Some countries have laws against using photographers and other professionals who aren’t locally based. It’s not a problem in Mexico, Lynch notes, and it isn’t typically a concern in other Caribbean countries either. However, she advises keeping your hired photographer’s presence low-key, a tip David Murray also recommends. “I skirted the issue once in Anguilla,” he recalls. “When I arrived on the island and was asked by an official the reason for my visit, he hesitated when I told him I was photographing a wedding. So I hastily added that the bride and groom were friends of mine, which made it OK with him. When I go to Mexico to photograph a wedding, I take only two cameras and try not to appear like anything other than a tourist.”

It’s helpful if you know a little of the language where you intend to marry, especially in remote locations. That’s not a problem for Peter Van de Maele, a native of Belgium who speaks five languages and travels with an assistant who speaks six. Van de Maele advises that if you are unfamiliar with the country or language, it’s a good idea to hire a local wedding consultant. However, he recommends working with an independent consultant rather than a coordinator at the resort where you plan to marry. “For resort wedding coordinators, it’s just a job,” he says. “You are just wedding number three or four on a single day. But an independent professional wedding coordinator can help create an exclusive, easy-going wedding tailored to you.”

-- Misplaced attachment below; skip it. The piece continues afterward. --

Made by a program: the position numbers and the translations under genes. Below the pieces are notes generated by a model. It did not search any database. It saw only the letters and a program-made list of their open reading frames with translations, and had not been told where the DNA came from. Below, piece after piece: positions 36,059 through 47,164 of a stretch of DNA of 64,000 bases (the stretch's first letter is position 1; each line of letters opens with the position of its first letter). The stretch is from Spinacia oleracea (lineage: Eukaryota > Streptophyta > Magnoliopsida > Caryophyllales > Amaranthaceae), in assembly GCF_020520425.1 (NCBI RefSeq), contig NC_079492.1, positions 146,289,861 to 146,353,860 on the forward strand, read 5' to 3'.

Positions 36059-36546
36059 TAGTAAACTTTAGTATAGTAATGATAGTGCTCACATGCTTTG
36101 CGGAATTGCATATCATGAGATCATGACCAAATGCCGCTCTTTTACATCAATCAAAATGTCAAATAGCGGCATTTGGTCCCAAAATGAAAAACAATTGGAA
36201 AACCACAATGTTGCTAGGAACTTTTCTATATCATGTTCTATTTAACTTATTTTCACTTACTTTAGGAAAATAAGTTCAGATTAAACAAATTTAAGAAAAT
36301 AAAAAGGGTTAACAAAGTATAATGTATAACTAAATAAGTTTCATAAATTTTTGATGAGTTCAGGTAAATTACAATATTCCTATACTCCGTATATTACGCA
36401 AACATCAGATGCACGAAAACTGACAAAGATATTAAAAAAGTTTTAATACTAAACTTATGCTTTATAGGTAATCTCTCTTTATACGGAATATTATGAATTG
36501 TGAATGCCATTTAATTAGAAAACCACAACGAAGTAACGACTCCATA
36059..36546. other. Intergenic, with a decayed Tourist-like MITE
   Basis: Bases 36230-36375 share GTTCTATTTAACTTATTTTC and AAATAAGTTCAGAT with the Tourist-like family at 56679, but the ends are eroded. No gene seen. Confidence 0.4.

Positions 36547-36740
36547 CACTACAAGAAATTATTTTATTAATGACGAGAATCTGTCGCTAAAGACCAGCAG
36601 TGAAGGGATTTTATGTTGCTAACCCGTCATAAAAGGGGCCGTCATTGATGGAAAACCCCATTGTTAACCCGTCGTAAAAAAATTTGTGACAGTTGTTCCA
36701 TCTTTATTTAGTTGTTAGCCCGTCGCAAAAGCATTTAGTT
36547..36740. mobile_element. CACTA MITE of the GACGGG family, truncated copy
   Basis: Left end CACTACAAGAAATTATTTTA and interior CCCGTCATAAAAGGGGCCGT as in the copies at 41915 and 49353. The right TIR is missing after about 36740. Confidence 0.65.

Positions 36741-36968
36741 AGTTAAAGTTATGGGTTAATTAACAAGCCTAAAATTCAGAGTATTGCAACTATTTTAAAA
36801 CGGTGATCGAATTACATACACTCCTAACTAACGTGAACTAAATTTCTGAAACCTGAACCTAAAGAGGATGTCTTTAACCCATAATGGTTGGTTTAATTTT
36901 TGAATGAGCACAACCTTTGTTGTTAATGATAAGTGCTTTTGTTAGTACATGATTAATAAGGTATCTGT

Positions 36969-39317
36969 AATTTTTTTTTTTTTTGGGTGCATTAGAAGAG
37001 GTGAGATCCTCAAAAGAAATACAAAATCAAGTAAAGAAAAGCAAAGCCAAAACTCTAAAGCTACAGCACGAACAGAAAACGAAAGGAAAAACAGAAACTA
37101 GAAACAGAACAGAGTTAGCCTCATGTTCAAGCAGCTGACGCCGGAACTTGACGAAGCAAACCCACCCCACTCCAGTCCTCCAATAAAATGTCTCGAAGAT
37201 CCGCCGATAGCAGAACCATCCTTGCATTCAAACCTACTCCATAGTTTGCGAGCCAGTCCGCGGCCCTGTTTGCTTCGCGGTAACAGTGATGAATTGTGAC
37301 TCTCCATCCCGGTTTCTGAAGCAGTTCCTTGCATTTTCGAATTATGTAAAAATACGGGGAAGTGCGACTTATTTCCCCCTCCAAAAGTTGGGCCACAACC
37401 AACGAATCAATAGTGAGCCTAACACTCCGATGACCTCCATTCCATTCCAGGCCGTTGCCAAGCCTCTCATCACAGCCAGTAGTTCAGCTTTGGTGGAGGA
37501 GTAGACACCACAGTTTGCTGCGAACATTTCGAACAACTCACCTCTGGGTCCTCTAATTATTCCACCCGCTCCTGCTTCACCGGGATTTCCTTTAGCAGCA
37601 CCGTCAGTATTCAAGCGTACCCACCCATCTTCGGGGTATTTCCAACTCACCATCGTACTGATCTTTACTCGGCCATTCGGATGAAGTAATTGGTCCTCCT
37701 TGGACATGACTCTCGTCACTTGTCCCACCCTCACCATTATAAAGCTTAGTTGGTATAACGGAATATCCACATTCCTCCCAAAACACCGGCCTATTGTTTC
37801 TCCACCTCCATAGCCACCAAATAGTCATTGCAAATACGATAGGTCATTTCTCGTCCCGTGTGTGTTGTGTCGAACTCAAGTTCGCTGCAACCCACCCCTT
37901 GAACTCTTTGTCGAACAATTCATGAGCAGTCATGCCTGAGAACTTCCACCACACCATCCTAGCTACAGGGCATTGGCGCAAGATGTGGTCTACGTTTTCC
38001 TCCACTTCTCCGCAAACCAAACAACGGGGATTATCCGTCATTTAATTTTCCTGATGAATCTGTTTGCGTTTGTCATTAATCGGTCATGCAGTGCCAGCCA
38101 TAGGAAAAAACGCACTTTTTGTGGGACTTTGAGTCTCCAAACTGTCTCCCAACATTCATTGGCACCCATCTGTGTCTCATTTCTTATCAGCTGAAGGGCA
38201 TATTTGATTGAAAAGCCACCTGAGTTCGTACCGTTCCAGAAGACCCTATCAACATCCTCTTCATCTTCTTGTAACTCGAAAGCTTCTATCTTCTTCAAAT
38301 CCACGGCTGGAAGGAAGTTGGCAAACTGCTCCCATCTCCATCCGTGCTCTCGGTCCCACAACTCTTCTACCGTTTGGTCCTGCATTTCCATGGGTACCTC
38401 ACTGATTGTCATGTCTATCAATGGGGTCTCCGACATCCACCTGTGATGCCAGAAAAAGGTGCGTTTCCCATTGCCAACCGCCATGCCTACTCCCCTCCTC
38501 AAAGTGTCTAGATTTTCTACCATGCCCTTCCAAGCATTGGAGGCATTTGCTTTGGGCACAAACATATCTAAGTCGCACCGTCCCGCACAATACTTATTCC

Van de Maele and Lynch both advocate purchasing traveler’s insurance. In fact, Lynch advises couples to invest specifically in wedding insurance, which typically covers such unforeseen events as severe weather, illness or no-show vendors.

“Good insurance is a must because strange things can happen during special events,” says Van de Maele. In Mexico his assistant nearly died because of an incorrect diagnosis. “Our insurance sent him to a Paris hospital and then to Belgium. The total bill was $60,000! Medical care can be critical, even in a beautiful, exotic paradise.”

Taking these kinds of precautions, whether purchasing wedding insurance, or familiarizing yourself with a country’s customs, laws and climate, will increase your chances for a successful, stress-free wedding, no matter where in the world the ceremony takes place.

—by Lorna Gentry for the Wedding Photojournalist Association